Google’s OpenTitan Chip Could Make Data Centers More Secure… Someday
Data Center Knowledge, November 12, 2019, with comments by Satya Gupta
Based on the secure chip in Pixel phones, the recently open sourced project holds promise for data center hardware.
Google made its new computer chip, OpenTitan, open source last month. The project is a hopeful one for making computing chips more secure and cheaper, in time. It will take awhile for that to become reality.
In 2017, Google released another chip called Titan, also dedicated to security for its data center servers.
The new chip has open source architecture loosely based on the secure chip that powers Google’s Pixel phones. Per Google, OpenTitan technology can go beyond phones to data center IT hardware. Security is built into the chip, which stores payment and authentication info, and which powers the encryption and decryption of that information. On phones, these secure chips include storing and comparing fingerprint scans to prior scans and confirming matches. This encryption is designed to block hackers and spyware from accessing this private data even if they were to access the device.
Google didn’t develop this technology and it’s not unique to them. Apple has its own version of chips that also goes beyond its phones. Intel too, SGX (Software Guard Extension). And ARM and AMD have their versions as well. But a big difference with Google’s is theirs is open source whereas the others are proprietary. Designing a new chip from the ground up takes years and years and is so expensive it’s all but impossible for any but the wealthiest of companies. Google aims to provide a different alternative, one that encourages and accelerates collaborative development of these efforts – providing a free open source dev option for chips similar to what Linux has done of OSs.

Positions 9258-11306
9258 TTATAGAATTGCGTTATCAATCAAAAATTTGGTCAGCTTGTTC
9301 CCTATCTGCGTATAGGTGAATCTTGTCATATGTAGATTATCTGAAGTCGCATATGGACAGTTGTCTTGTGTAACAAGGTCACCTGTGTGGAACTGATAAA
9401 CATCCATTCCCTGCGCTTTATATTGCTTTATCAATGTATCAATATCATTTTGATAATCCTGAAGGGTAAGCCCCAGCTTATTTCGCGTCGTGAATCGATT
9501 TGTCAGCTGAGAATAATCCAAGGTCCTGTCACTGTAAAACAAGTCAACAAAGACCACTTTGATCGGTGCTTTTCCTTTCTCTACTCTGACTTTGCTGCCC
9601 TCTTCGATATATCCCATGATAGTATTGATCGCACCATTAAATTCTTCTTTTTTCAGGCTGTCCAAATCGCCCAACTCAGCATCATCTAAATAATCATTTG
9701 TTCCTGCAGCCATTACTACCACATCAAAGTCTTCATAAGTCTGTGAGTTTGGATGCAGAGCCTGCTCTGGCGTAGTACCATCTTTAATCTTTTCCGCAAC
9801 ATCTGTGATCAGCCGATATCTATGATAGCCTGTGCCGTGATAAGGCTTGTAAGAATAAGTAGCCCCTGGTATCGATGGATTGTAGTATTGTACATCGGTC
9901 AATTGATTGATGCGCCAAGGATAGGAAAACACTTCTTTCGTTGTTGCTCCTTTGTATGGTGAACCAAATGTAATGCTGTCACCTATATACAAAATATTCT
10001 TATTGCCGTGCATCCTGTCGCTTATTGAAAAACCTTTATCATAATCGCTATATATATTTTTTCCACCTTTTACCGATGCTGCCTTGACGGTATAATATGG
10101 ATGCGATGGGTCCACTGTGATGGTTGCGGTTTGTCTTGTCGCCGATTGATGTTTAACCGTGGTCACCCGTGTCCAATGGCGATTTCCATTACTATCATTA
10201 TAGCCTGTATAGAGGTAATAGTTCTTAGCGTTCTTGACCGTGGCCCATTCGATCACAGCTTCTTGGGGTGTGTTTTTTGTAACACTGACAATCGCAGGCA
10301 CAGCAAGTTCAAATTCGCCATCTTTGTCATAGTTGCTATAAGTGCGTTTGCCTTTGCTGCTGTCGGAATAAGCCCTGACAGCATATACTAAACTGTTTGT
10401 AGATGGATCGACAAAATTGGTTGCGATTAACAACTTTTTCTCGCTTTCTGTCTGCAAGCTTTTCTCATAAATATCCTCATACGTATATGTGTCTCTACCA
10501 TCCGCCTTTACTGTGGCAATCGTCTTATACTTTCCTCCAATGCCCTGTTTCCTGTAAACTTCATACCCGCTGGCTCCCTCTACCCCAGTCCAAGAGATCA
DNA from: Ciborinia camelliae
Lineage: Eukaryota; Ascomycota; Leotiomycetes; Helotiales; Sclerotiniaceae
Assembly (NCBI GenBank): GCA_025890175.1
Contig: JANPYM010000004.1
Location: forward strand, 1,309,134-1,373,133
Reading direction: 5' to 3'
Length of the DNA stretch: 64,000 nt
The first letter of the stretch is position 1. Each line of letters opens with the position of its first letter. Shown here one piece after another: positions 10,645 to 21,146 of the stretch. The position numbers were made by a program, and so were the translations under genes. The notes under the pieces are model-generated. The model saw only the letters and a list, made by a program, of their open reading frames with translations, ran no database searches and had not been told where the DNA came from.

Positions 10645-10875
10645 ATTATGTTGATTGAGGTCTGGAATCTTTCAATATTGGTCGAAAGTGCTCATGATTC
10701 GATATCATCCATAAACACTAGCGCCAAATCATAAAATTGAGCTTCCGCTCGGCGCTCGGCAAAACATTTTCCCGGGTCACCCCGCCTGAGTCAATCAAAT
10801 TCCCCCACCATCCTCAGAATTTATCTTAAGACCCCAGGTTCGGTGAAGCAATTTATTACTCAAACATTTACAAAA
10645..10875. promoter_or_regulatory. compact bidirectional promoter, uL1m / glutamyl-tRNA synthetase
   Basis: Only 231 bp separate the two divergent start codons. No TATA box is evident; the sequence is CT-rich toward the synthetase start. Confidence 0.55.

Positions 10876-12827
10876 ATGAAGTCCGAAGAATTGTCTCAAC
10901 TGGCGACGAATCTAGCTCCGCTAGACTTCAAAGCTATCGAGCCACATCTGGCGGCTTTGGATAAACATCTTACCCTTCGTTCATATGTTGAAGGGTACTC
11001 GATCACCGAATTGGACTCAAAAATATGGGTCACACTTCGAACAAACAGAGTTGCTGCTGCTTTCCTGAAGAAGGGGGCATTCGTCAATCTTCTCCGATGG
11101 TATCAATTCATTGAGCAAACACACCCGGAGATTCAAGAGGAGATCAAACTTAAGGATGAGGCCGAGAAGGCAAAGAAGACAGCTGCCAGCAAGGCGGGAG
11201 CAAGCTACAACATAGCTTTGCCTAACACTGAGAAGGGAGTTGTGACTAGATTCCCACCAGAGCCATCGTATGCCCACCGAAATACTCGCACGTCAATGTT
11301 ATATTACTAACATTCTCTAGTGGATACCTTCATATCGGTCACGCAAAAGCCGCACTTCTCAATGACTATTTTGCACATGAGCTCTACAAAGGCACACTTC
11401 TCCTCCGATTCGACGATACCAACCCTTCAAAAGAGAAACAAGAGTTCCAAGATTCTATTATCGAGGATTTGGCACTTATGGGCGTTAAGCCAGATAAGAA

The public OpenTitan project will be managed by the UK nonprofit Cambridge organization, lowRISC.
Satya Gupta, founder and CTO at Virsec Systems, a San Jose-based cybersecurity company, says “[The OpenTitan chip architecture] also provides a cryptographic unique identity for each server to prevent unauthorized changes. This should give data center managers some assurance that their systems can’t be hacked at the processor level. However, it doesn’t change the dynamics of attackers targeting vulnerable software, or file-less and memory-based malware attacks.
According to the OpenTitan lead at Google and project director at lowRISC, Dominic Rizzo stated, “Customers are asked to put faith in proprietary hardware RoT chips for their mission-critical systems without the ability to fully understand, inspect, and therefore trust them. By creating OpenTitan with the broader hardware and academic community, we can leverage the experience and security principles used to create Google’s own Titan chips to make hardware RoT designs more transparent, inspectable, and accessible to the rest of the industry. Security should never be built on opacity.”
Even if progress is affordable and achievable, it will still take time, a minimum of a year for any change to happen, involving testing and evaluation from manufacturers before adopting anything new. But the end goal could mean data centers could see lower costs and better security in time.
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